In our food pantry, Beth helped him find a variety of empty boxes to take home to build what he called a “cardboard castle”. He and his mom enjoyed some snacks.
He jumped on the trampoline while chatting with Alicia while she was vacuuming the gym floor. Later, Alicia walked him through the food pantry as if he was a customer as he picked out some food and a new violet (his favorite color) toothbrush on our hygiene rack.
He spent some time in the warehouse with Maureen, sorting through donated clothes and talking about avalanches. She told him that she was happy to make a new friend.
I overheard him as I was on my computer taking care of some admin stuff for the food pantry saying “I love to volunteer!”
It was a good day indeed. That is why I’m sharing it here today. I want to always remember it.
He will turn 8 soon. Due to his time and place in life right now, it’s so beneficial for him to interact with women. Women who are also mothers. Women who work together. Women who show each other respect and work as a team to get the job done.
My heart is full as I write this. I am full of hope for this beautiful, smart, extroverted, and sensitive boy.
Tomorrow I turn 55. I don’t recall freaking out inside about my birthday since the day I turned 31 (for real). But, I accept it. What’s the alternative? There is none.
Shit, I wouldn’t want to turn back the hands of time even if I could.
While “balance” is my word for 2022, “Moving Forward” is my new mantra. Or “Progress, not Perfection”. It’s a toss up.
In that spirit, off I go.
Hubs and I’s empty nesting status has been on hiatus for the last 13 days. We are now a household of 5, for the time being. It’s nothing I want to delve into on this platform at this time. But it’s important for you to know if you’re going to stick around, because my whole world is in the most transitional period since 2014, and because I know that part of my self-care routine (I despise this overused and abused term but am in the flow and choose not to google synonyms right now) is writing these blog posts. Because it’s going to affect everything you read here from this point on to some degree or other.
I’m determined to focus on the present moment. One day at a time. While of course planning for the near future (aka our move back to Wisconsin). Along with simultaneously doing my best to wrap up the Colorado part of my path in the neatest, most colorful bow, with the exception of my talented artist kid Rabbie and Karl the cockeyed cat, who intend to remain here, work-wise and beyond.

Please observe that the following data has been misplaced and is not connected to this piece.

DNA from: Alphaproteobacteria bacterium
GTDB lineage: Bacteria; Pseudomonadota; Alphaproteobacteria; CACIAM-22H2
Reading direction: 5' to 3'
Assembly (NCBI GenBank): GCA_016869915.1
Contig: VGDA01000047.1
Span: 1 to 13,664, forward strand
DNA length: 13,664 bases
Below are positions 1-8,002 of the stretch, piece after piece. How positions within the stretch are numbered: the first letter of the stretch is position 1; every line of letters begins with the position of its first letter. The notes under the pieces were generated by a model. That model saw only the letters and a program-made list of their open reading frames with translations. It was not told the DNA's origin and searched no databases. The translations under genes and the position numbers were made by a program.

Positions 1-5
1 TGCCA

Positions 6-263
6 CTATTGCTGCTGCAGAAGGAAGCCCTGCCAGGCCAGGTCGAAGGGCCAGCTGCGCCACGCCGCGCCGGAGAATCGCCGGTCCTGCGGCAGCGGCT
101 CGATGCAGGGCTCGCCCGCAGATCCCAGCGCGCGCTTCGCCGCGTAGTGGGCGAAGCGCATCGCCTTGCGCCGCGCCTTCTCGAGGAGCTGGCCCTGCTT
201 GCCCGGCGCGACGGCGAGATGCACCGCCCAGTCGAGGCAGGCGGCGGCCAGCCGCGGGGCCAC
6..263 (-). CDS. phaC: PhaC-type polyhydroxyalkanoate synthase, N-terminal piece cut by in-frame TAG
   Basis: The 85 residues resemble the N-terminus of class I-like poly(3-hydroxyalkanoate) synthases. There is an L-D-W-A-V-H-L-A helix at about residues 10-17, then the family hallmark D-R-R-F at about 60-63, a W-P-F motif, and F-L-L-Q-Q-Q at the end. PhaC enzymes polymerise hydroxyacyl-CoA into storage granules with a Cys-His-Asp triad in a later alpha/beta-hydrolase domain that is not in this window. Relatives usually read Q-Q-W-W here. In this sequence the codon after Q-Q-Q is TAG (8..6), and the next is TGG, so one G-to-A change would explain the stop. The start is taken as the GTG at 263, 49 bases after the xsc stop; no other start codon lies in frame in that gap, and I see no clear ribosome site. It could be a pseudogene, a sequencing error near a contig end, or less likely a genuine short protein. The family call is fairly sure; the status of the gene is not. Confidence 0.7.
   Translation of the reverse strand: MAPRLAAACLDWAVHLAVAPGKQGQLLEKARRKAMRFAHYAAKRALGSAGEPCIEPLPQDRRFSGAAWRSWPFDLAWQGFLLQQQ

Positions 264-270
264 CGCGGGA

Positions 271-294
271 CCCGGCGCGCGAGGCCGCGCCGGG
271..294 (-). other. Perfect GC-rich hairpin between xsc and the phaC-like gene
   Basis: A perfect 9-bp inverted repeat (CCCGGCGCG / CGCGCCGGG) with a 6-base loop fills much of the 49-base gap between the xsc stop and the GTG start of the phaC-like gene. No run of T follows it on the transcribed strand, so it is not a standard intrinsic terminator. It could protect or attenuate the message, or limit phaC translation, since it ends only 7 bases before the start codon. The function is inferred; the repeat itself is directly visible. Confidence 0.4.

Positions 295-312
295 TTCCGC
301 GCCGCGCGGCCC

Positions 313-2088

One thing I don’t believe I have done a good job of communicating to you about on this blog is that I love numbers. I find meaning in them. I enjoy making mathematical calculations in my head. I notice numbers all the time. It’s kinda weird.
That, among other reasons, is why I’m going to simply share the Top 5 things that are making me happy these days.
Hearing and seeing my almost 8 year old grandson laugh at his own jokes.
Having the support of my employer with reducing my weekly hours.
Listening to books on Audible (Jen Mann’s most recent one simply spoke to me while making me laugh).
Witnessing the bravery of my adult children amidst life’s changes and challenges.
Blogging, and the fact that I feel great enthusiasm about writing on topics I haven’t covered in the almost 5 years since I started this blog. The primary topic I’m feeling now is under the umbrella of “Work”.
This song is dedicated to my kids. I think you might like it too.
Since my last post, I’ve been gradually recovering from the chaos that was December 2021.
I’ve also been reflecting a lot lately. Reflecting on my recent past as a blogger, my current work life, and what I’ve learned and accomplished, not only in 2021, but since moving to Colorado with Hubs in 2016.
I am in a better frame of mind than I was when I wrote the last post of 2021. Time and the quiet space of my home have made that possible.
Checking some major things off my “to do” list at work has also made that possible. Grant submitted. Inventory done.